Multiple Roles of Component Proteins in Bacterial Multicomponent Monooxygenases: Phenol Hydroxylase and Toluene/o-Xylene Monooxygenase from Pseudomonas sp. OX1
Author(s)Tinberg, Christine E.; Song, Woon Ju; Izzo, Viviana A.; Lippard, Stephen J.
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Phenol hydroxylase (PH) and toluene/o-xylene monooxygenase (ToMO) from Pseudomonas sp. OX1 require three or four protein components to activate dioxygen for the oxidation of aromatic substrates at a carboxylate-bridged diiron center. In this study, we investigated the influence of the hydroxylases, regulatory proteins, and electron-transfer components of these systems on substrate (phenol; NADH) consumption and product (catechol; H2O2) generation. Single-turnover experiments revealed that only complete systems containing all three or four protein components are capable of oxidizing phenol, a major substrate for both enzymes. Under ideal conditions, the hydroxylated product yield was 50% of the diiron centers for both systems, suggesting that these enzymes operate by half-sites reactivity mechanisms. Single-turnover studies indicated that the PH and ToMO electron-transfer components exert regulatory effects on substrate oxidation processes taking place at the hydroxylase actives sites, most likely through allostery. Steady state NADH consumption assays showed that the regulatory proteins facilitate the electron-transfer step in the hydrocarbon oxidation cycle in the absence of phenol. Under these conditions, electron consumption is coupled to H2O2 formation in a hydroxylase-dependent manner. Mechanistic implications of these results are discussed.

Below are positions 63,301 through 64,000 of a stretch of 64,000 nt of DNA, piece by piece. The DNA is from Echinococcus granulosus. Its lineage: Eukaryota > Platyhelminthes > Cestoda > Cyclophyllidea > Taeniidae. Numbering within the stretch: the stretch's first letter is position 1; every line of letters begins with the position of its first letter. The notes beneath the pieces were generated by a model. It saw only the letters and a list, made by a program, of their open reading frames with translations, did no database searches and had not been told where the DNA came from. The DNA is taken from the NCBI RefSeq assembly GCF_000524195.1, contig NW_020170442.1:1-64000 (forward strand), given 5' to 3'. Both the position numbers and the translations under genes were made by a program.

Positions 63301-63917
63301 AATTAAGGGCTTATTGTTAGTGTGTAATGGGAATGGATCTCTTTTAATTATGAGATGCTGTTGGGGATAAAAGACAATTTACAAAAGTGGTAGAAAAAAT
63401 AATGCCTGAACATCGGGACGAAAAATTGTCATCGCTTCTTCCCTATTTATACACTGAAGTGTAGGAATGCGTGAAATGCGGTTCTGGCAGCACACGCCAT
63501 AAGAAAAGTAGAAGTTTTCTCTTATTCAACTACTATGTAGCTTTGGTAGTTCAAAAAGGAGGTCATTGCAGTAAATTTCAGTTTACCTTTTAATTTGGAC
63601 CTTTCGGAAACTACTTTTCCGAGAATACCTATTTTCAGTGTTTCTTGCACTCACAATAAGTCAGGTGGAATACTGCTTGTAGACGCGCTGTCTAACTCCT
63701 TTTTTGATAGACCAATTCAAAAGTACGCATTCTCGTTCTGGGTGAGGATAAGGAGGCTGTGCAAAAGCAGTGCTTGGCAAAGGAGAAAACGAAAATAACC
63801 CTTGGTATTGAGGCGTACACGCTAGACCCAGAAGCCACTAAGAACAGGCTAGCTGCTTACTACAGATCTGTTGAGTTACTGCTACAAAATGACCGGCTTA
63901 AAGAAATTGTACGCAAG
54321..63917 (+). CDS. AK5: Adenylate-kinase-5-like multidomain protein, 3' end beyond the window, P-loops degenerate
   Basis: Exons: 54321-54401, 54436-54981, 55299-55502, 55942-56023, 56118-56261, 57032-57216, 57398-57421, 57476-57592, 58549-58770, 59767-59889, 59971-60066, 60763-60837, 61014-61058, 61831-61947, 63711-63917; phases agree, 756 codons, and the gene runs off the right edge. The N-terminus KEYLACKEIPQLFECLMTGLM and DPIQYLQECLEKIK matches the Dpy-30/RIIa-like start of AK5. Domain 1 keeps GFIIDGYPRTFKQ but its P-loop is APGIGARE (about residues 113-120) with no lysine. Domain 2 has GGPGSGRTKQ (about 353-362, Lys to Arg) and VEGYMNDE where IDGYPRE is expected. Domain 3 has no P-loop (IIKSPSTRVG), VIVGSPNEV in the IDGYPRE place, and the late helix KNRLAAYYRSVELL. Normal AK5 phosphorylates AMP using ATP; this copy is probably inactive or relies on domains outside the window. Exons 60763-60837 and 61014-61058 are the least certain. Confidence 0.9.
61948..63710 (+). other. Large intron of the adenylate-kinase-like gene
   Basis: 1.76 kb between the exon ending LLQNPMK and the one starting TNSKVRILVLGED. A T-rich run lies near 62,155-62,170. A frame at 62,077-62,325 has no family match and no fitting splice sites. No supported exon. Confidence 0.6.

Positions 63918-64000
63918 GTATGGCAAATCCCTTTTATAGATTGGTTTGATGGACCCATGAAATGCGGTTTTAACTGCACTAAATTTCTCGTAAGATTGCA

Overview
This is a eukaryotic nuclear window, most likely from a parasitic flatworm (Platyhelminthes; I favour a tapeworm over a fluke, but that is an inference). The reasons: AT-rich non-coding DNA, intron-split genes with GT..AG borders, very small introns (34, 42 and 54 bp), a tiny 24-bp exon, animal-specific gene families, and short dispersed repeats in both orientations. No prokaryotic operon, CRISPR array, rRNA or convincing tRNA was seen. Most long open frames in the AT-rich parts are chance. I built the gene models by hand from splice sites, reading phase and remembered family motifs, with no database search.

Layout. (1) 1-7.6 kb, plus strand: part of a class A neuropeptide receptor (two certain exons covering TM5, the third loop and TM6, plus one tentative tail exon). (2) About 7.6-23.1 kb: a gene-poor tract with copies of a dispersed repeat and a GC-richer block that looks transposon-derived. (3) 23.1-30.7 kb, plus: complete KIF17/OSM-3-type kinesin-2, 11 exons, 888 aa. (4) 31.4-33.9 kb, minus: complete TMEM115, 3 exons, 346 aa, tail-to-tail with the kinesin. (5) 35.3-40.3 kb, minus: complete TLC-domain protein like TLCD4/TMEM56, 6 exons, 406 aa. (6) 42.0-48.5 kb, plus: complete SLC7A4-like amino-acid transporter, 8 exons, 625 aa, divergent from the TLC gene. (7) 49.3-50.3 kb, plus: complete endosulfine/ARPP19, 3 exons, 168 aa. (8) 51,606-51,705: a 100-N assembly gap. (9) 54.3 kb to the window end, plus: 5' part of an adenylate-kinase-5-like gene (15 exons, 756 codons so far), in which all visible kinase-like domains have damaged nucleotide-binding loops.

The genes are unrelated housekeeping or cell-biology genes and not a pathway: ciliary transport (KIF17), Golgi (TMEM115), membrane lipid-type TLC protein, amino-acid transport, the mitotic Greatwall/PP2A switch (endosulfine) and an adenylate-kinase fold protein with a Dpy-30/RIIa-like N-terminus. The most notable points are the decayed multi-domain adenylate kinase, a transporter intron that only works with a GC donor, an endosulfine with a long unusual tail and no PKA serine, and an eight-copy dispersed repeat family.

DepartmentMassachusetts Institute of Technology. Department of Chemistry
American Chemical Society
Tinberg, Christine E. et al. “Multiple Roles of Component Proteins in Bacterial Multicomponent Monooxygenases: Phenol Hydroxylase and Toluene/o-Xylene Monooxygenase from Pseudomonas Sp. OX1.” Biochemistry (2011): 110302084620077.
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